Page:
Ayn Rand identifies free-market capitalism as “a social system based on the recognition of individual rights, including property rights, in which all property is privately owned.”(3) Under a purely free market, each individual has his own realm – comprised of his body, ideas, actions, and possessions – all subsumed under the concept of property. Through property rights, free markets render work easier than plunder. As Peter Hill argues, “Under a set of well-defined and enforced property rights, the only transactions people engage in are ‘positive-sum’ or wealth-creating transactions, those that occur because all parties to the transaction believe they will be better off as a result.”(4) If each individual is absolutely sovereign over his property, then he would only use this property in ways he believes will improve his own condition. But this is also the case for anyone with whom that individual interacts. Thus, any interaction in a free market only occurs if all parties consider themselves better off thereby. No individual would permit himself to be victimized or plundered; no individual would consent to actions he deems detrimental to his self-interest. If anybody in a free market tried to forcefully expropriate an individual, the law would quickly assist the victim. One of a private property system’s defining characteristics is that “a person who injures another or damages another’s property is responsible for the damages, and courts enforce this responsibility.”(5) Thus, a zero-sum world where one can gain only if another loses is impossible under free-market capitalism.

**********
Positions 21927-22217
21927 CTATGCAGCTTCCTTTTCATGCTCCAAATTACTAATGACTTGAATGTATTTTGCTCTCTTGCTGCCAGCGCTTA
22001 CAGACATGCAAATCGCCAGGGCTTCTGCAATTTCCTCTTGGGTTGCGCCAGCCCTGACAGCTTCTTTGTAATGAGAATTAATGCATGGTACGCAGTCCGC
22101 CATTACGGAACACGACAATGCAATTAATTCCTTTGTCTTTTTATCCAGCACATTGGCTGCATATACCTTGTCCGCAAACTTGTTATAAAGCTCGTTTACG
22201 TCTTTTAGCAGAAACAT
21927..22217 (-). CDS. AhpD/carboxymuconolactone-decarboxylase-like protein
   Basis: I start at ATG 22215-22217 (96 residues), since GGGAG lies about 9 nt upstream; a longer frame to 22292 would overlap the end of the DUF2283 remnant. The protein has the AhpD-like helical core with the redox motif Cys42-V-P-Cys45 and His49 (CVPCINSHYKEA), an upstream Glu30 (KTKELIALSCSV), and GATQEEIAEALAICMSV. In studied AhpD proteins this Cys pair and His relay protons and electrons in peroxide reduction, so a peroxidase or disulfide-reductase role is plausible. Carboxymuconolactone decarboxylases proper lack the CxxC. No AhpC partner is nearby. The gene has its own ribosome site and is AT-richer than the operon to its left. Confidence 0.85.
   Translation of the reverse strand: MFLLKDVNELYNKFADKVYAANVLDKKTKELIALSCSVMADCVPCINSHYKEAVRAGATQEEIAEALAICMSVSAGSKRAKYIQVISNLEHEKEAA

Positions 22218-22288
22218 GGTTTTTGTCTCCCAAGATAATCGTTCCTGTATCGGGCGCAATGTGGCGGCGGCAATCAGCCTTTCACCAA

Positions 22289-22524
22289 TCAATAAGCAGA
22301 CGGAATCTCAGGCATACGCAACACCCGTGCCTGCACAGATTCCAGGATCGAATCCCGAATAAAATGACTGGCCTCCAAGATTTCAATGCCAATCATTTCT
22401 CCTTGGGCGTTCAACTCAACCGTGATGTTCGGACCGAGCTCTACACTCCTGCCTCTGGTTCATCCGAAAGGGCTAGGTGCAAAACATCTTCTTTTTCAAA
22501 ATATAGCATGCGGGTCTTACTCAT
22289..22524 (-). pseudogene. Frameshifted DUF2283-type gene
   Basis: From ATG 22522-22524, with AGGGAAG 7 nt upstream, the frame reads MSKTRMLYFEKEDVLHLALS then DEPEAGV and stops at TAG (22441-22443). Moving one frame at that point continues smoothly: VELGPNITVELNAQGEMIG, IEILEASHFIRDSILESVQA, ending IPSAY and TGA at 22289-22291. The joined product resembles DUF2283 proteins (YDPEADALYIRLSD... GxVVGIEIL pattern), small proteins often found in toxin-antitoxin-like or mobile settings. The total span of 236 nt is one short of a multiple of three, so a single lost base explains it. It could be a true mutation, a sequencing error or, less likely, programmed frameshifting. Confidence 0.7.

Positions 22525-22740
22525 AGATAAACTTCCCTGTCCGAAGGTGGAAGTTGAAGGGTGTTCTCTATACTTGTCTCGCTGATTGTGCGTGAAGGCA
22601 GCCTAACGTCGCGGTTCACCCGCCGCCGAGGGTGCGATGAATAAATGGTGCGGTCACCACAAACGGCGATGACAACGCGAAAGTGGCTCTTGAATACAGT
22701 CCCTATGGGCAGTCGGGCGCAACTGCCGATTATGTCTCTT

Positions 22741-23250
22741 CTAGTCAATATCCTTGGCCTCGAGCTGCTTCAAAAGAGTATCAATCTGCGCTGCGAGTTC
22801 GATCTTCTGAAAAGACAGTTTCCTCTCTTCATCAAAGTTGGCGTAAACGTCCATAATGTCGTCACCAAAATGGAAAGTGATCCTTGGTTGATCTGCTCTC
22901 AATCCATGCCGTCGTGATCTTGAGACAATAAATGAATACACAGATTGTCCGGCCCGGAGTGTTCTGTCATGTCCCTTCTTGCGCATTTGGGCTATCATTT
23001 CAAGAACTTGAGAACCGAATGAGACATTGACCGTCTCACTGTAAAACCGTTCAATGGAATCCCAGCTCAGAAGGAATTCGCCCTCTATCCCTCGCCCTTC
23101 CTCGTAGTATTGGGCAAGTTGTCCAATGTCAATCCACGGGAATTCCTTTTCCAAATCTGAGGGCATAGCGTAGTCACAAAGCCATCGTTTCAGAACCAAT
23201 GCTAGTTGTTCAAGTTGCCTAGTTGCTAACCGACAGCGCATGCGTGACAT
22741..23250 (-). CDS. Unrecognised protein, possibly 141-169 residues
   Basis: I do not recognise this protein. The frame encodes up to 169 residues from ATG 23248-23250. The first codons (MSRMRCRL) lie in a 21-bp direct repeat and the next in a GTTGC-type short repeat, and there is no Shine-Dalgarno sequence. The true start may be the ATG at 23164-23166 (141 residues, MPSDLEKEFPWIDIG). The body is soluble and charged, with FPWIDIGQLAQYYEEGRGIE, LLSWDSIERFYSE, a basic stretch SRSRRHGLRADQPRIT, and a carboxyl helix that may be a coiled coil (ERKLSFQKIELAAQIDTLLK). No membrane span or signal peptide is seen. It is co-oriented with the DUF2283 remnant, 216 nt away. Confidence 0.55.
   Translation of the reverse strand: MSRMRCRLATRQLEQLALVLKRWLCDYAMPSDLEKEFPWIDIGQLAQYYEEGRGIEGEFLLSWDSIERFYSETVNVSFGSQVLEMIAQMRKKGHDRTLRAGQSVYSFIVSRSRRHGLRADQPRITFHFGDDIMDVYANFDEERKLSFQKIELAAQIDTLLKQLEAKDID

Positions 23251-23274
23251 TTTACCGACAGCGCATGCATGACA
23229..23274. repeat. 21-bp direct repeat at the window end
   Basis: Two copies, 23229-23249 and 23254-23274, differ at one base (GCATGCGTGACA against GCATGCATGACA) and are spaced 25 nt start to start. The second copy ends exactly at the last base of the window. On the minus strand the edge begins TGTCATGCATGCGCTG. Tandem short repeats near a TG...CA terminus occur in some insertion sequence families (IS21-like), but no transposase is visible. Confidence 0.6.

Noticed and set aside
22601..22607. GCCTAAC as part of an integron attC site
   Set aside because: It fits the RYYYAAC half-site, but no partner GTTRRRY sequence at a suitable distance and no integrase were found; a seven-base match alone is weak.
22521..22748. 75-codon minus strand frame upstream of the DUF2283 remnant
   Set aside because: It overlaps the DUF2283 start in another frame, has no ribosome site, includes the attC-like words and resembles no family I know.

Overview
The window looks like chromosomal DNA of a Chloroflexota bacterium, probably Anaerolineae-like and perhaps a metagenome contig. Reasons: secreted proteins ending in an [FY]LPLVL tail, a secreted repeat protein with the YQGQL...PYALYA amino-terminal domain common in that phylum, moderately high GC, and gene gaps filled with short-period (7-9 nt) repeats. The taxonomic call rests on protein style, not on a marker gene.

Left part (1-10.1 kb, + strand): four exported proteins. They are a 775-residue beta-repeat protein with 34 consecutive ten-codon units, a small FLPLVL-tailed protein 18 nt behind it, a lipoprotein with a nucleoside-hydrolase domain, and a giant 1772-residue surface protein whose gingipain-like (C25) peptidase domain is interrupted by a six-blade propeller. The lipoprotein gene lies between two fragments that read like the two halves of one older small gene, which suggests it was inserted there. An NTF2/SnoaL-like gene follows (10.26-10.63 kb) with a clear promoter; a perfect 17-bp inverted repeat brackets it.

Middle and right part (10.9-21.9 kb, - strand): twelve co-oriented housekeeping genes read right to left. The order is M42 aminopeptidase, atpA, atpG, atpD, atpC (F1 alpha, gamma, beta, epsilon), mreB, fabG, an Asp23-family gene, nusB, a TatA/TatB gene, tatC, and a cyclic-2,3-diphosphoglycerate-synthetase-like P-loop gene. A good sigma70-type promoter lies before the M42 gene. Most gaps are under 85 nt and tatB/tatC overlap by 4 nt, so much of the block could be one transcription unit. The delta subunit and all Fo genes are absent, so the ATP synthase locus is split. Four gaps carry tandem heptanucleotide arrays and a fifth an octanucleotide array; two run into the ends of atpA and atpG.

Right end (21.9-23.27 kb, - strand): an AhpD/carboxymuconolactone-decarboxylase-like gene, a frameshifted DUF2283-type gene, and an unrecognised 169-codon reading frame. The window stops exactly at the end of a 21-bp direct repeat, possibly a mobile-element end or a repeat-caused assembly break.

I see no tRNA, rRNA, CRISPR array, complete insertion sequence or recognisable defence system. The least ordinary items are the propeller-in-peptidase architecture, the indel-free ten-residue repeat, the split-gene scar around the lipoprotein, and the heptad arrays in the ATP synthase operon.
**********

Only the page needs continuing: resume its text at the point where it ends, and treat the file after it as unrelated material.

On the other hand, a zero-sum situation often occurs in the absence of well-defined property rights – be it under a Hobbesian “war of all against all,”(6) where no generally recognized scheme of property rights exists, or under centralized control. The only alternatives to free markets in principle are the lawless tyranny of strong criminals over their victims and the centrally-planned tyranny of a much stronger group of men, exerting its will over an entire population. Both criminals and government planners can “obtain command over resources without obtaining the consent of the owners of the resources.”(7) Virtually all real-world societies contain some “mixture” of all three elements – private crime, government control, and free markets – but the free-market element alone creates wealth in every society, while private crime and government control result in zero-sum transfers of wealth from those who created it to those who did not. There is widespread agreement that earning one’s wealth is moral, whereas expropriating it is immoral. Only free markets can ensure that people benefit from the fruits of their own labor. The more prevalent free markets are in a society, the more honest production and commerce will predominate over theft, coercion, wealth redistribution, and victimization.